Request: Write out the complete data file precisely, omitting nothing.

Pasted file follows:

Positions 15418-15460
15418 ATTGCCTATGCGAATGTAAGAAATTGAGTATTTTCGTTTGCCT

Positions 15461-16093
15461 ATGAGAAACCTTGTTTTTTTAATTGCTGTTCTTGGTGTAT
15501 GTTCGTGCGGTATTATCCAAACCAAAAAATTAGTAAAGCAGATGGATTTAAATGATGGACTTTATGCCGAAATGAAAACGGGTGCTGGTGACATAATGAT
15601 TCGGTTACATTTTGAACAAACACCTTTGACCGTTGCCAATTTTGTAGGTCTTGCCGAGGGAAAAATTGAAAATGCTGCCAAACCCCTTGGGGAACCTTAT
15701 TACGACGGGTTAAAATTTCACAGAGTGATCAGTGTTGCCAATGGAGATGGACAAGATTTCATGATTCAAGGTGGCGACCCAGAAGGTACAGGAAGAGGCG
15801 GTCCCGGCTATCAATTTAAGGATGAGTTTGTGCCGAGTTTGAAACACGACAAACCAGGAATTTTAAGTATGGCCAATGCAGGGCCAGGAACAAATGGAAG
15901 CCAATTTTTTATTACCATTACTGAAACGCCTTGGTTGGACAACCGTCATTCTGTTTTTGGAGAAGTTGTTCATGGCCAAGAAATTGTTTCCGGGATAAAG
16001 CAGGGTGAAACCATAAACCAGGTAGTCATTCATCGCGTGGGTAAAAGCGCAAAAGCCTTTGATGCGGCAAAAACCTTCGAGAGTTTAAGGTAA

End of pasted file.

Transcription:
Positions 15418-15460
15418 ATTGCCTATGCGAATGTAAGAAATTGAGTATTTTCGTTTGCCT

Positions 15461-16093
15461 ATGAGAAACCTTGTTTTTTTAATTGCTGTTCTTGGTGTAT
15501 GTTCGTGCGGTATTATCCAAACCAAAAAATTAGTAAAGCAGATGGATTTAAATGATGGACTTTATGCCGAAATGAAAACGGGTGCTGGTGACATAATGAT
15601 TCGGTTACATTTTGAACAAACACCTTTGACCGTTGCCAATTTTGTAGGTCTTGCCGAGGGAAAAATTGAAAATGCTGCCAAACCCCTTGGGGAACCTTAT
15701 TACGACGGGTTAAAATTTCACAGAGTGATCAGTGTTGCCAATGGAGATGGACAAGATTTCATGATTCAAGGTGGCGACCCAGAAGGTACAGGAAGAGGCG
15801 GTCCCGGCTATCAATTTAAGGATGAGTTTGTGCCGAGTTTGAAACACGACAAACCAGGAATTTTAAGTATGGCCAATGCAGGGCCAGGAACAAATGGAAG
15901 CCAATTTTTTATTACCATTACTGAAACGCCTTGGTTGGACAACCGTCATTCTGTTTTTGGAGAAGTTGTTCATGGCCAAGAAATTGTTTCCGGGATAAAG
16001 CAGGGTGAAACCATAAACCAGGTAGTCATTCATCGCGTGGGTAAAAGCGCAAAAGCCTTTGATGCGGCAAAAACCTTCGAGAGTTTAAGGTAA